Fukushima Disaster: Lessons NOT Learned

Reading time: 740 words, 2 to 3 minutes

This is being posted in the Stupidity category as well as Nuclear Disaster Japan; the only article to receive such a dubious dual category which gives you some idea how incredibly stupid they think we are to believe the official Japanese report on the cause of Japan’s nuclear disaster that began after the earthquake of March 11, 2011.

The cause of the disaster? It’s the culture that’s to blame; not the designers of the flawed reactors, nor the engineers who built it on a quake fault in a country prone to Tsunamis, nor the bungling clowns at Tokyo Electric Power Company (TEPCO) that repeatedly underplayed the extent of the disaster, nor the government that colluded with TEPCO in covering it up nor the ass media complicit in the news black-out.

The Financial Times July 5th article Fukushima crisis ‘made in Japan’ reports that, “The chairman of a Diet-ordered investigation into last year’s failure of the tsunami-crippled Fukushima Daiichi nuclear plant has declared that it was a “Made in Japan” crisis that resulted from the “ingrained conventions of Japanese culture”. The report blamed, “…our reflexive obedience; our reluctance to question authority; our devotion to ‘sticking with program’; our groupism; and our insularity”.

The report by Mr. Kurokawa is a devious whitewash. If everyone is to blame then obviously, no one is to blame. We are supposed to believe that society made them do it. Are you stupid enough to believe that?

Wait, it gets worse. The report, “…cites plant worker accounts as suggesting the [earthquake] tremor may have disrupted cooling systems. Tepco’s explanation for some actions after the earthquake is ‘irrational’ and its overall insistence that only the tsunami caused critical damage is ‘an attempt to avoid responsibility’, the commission report says.” That’s utter bullshit! It’s more than an avoidance of responsibility. It’s deliberately lying to avoid the public’s resistance in re-opening other TEPCO nuclear plants sited on earthquake fault lines. Never mind people’s lives and health. TEPCO’s only goal is profit and they obviously don’t care how many lives world-wide are cut short in order to feed their bottom line.

The Financial Times July 8th article Beware post-crisis ‘Made in Japan’ labels says “Mr Kurokawa’s harshest criticism of his home nation was only published in the English version of his commission’s report. The Japanese version of his preface was much more measured, blaming the crisis on the mindset created by such phenomena as seniority systems and lifetime employment rather than the culture as a whole.”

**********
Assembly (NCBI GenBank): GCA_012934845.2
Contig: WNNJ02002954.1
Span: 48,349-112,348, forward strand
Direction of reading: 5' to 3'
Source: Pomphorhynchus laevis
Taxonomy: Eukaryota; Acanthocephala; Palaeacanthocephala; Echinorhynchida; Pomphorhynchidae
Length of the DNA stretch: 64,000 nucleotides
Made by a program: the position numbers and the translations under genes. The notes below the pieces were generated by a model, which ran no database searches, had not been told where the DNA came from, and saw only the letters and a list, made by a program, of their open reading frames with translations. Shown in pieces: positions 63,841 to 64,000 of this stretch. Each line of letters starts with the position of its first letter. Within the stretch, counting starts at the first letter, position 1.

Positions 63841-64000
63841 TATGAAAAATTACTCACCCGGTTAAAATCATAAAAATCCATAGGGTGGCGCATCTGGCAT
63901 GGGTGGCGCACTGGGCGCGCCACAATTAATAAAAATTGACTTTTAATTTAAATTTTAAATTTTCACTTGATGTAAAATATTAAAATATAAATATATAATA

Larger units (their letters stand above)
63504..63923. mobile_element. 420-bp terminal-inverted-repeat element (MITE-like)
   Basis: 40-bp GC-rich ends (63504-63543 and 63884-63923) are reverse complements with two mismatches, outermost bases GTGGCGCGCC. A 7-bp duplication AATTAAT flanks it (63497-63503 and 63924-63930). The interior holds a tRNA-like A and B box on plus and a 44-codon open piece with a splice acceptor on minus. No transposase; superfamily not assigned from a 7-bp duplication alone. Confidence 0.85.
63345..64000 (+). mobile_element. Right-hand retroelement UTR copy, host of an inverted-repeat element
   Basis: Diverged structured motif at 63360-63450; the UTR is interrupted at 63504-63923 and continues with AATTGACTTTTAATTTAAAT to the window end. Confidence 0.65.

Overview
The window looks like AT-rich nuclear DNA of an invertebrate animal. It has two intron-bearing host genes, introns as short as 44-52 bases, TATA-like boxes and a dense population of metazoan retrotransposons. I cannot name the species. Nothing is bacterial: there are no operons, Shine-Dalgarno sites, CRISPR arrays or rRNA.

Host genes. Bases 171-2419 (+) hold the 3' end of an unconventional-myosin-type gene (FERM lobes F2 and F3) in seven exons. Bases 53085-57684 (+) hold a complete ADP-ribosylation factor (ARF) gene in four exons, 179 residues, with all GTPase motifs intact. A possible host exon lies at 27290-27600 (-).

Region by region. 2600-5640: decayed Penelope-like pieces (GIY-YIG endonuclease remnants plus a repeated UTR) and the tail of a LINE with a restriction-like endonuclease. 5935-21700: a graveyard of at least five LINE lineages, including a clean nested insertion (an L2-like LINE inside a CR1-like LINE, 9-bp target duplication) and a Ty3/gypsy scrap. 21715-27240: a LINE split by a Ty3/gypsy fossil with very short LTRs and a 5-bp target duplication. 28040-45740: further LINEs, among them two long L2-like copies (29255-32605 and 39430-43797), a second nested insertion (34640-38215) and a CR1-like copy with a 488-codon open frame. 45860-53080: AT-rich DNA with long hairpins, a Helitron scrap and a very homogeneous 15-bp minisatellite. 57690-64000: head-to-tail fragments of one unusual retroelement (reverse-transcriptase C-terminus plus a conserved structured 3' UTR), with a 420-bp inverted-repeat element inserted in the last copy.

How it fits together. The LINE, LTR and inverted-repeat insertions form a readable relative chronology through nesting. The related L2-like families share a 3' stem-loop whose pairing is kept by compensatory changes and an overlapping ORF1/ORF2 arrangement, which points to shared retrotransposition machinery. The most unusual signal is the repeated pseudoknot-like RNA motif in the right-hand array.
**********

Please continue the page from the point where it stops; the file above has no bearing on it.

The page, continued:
How’s that for a white-wash and an example of the Japanese hive-mind mentality? When questioned about the dichotomy of two different reports, he said it was necessary to tailor them to their respective audiences. Citing the Japanese lack of anger at the handling of the disaster, he says that he, “believed that gai-atsu, outside pressure, can help push change in Japan – and clearly hopes his verdict will help to heighten foreign scrutiny… If the rest of the world becomes angry, Japanese may become a bit more angry.”

So how the hell is that going to happen when “the rest of the world” is also kept in the dark by our own governments colluding with our own ass media to keep the disaster off the front page? How can we fix a problem if we don’t know it exists? More important, how do we prevent other such nuclear disasters if we refuse to determine the root cause of this one?

This is certainly NOT just a “Made in Japan” disaster. The Financial Times says, “Many of the problems Mr Kurokawa’s commission identified – institutional inability to plan for worst-case scenarios, the co-option of industry regulators and a lack of independent media oversight – are all too common around the world. Indeed, they are particularly prevalent in the developing nations where most of the 61 atomic reactors under construction are located. China, where corruption is rife and media subject to Communist party censorship, plans to build dozens of plants.”

In other words we have 61 new Fukushima’s under construction and we refuse to learn the lessons from this one. The global financial melt-down over the past five years has taught me that collusion between governments, industry, regulators and the ass media is rampant world-wide, not just in Japan. The article concludes with the words, “This crisis may have been made in Japan, but the next one will probably be made somewhere else.”

I’m glad I’m old because I’m not looking forward to glowing in the dark.

Gerold
July 9, 2012

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About gerold